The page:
Montgomery County, Maryland will now require most companies conducting business with the county to pay their workers a living wage, more than twice the rate set by the federal minimum wage, now $5.15/hour. The legislation faced steep opposition from business leaders who fear that the living wage will increase costs and force businesses to cut jobs. Supporters, including anti-poverty activists, countered that a living wage would help eradicate poverty for those stuck in low-paying jobs. After three years of wrangling over living wage legislation, the Montgomery County Council finally passed a proposal that will benefit the poor and ultimately the community.
“When workers are paid a living wage, the whole community benefits,” said council member Phillip Andrews of Rockville, Maryland. “Workers can support their families; organizations become more productive because they have less turnover.” Currently, 70 cities and counties nationwide have adopted “living wage” legislation. Officials from Alexandria, Virginia claim that the quality of work has improved since implementing a living wage there. Baltimore, Maryland, the first city to enact a living wage, also reported benefits from the legislation without increased burden on local taxpayers.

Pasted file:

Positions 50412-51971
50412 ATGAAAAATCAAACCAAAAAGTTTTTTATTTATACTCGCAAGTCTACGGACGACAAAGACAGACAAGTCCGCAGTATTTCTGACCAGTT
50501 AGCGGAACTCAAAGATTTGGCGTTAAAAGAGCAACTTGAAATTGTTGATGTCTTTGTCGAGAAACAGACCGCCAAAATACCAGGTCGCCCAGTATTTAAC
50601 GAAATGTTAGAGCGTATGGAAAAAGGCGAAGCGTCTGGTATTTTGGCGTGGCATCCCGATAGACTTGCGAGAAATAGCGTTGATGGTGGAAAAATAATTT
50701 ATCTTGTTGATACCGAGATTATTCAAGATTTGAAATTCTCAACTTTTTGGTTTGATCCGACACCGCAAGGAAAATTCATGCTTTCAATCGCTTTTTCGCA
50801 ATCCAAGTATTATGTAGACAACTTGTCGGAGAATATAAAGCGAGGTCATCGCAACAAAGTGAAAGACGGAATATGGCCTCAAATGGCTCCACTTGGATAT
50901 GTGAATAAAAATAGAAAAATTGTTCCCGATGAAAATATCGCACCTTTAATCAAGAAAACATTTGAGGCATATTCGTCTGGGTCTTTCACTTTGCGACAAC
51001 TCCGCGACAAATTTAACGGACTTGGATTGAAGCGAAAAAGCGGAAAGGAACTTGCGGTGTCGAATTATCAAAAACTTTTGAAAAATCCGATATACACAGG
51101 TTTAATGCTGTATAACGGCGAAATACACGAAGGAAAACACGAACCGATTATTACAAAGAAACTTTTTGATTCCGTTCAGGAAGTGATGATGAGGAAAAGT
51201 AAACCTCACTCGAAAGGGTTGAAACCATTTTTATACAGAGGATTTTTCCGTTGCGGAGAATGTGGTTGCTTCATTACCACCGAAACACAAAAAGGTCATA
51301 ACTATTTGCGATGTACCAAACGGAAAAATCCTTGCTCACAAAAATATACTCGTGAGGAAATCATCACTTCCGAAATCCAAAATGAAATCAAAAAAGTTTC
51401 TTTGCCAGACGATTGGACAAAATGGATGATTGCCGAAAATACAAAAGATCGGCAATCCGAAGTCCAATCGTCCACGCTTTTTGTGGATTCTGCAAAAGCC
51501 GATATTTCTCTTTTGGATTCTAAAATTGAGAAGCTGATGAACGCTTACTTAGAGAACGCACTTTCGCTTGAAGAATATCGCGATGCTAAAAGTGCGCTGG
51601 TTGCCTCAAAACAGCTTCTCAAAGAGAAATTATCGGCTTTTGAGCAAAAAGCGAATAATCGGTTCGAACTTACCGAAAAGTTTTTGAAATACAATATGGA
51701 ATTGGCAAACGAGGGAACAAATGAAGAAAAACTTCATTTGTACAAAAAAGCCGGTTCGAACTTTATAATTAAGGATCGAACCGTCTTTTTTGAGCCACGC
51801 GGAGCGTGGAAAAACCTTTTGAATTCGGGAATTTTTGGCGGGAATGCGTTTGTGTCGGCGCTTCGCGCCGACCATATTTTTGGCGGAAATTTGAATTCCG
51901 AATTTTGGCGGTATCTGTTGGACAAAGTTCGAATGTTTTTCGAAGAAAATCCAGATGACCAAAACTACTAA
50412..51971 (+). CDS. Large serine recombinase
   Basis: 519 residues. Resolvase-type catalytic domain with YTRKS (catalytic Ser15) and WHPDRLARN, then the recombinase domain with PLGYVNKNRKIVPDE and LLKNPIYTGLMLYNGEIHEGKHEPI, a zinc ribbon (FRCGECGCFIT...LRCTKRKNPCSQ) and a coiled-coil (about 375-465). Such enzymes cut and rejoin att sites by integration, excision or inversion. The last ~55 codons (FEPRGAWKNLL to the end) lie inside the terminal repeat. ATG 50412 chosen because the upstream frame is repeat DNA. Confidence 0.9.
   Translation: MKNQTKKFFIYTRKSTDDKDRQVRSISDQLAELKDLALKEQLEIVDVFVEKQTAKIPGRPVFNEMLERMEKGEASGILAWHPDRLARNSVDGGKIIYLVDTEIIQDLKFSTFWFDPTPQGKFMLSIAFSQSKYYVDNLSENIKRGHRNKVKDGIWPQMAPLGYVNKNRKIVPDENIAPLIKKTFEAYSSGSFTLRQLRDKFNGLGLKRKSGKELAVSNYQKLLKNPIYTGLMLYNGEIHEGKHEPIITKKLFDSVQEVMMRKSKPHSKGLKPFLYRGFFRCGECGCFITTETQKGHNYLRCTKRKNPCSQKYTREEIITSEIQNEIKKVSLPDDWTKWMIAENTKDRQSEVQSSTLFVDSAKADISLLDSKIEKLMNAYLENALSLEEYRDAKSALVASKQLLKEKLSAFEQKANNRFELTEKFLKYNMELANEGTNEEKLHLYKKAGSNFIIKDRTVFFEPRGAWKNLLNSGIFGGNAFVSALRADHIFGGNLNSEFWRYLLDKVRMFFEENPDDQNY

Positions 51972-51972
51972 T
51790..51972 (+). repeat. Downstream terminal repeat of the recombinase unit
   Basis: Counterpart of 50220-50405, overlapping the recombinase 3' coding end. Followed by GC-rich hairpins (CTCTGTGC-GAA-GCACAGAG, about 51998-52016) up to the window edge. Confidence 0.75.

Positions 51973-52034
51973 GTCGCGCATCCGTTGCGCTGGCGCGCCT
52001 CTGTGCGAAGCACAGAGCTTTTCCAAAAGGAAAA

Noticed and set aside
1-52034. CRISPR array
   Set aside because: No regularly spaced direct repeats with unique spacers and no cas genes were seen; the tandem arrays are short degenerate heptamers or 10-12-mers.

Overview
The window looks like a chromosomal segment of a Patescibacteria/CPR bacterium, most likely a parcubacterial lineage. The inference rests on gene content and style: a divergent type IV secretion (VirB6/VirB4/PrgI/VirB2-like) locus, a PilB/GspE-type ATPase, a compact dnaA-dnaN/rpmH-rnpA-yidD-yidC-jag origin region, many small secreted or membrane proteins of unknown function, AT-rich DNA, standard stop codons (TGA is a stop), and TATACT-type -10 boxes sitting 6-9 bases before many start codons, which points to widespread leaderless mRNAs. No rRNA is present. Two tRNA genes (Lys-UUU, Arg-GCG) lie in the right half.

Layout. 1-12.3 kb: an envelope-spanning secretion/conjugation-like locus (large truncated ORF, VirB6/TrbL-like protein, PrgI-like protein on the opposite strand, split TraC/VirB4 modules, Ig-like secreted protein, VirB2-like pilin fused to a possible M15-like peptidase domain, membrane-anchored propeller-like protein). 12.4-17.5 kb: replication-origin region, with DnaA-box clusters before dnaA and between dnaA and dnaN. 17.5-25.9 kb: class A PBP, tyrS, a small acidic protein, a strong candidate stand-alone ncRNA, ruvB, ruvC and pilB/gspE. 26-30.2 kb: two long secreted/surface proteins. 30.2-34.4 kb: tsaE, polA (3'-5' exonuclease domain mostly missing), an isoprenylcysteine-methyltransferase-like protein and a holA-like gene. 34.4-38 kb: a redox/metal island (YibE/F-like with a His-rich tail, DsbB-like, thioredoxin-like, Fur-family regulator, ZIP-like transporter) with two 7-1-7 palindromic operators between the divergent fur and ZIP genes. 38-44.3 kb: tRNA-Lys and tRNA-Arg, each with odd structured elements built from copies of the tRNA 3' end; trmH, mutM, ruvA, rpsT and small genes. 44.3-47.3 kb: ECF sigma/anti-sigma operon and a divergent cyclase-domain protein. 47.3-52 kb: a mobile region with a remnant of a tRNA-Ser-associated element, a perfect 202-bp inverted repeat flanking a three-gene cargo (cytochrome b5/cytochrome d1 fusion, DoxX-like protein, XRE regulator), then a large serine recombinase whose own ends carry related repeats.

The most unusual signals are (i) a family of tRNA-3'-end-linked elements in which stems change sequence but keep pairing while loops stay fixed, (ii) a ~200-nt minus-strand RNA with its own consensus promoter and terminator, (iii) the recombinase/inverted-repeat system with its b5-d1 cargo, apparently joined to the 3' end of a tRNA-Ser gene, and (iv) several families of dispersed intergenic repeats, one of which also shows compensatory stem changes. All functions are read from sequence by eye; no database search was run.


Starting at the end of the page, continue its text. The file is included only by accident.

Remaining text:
10/29/2014 North Dakota Supreme Court Upholds Abortion Restrictions - The North Dakota Supreme Court yesterday upheld a set of misguided restrictions on medication abortion, allowing what is effectively a ban on early, non-surgical abortions in the state to go into effect immediately.
The decision overturned a lower court order finding the law, known as HB 1297, unconstitutional and permanently blocking its enforcement. . . .
10/29/2014 Georgia Court Refuses to Recognize 40K Voter Registrations From Primarily People of Color and Young People - A state court judge on Tuesday refused to order the Georgia Secretary of State to add some 40,000 voters to the voter rolls, potentially disenfranchising thousands of African Americans and other people of color in the state.
Judge Christopher Brasher of the Fulton County Superior Court denied a petition from the Lawyers' Committee for Civil Rights Under Law (LCCR), the New Georgia Project and the Georgia branch of the NAACP asking the court to force Secretary of State Brian Kemp (R) to process an estimated 40,000 "missing" voter registrations.
More than 100,000 voters were registered by the three groups, but about a third of those registered never made the rolls. . . .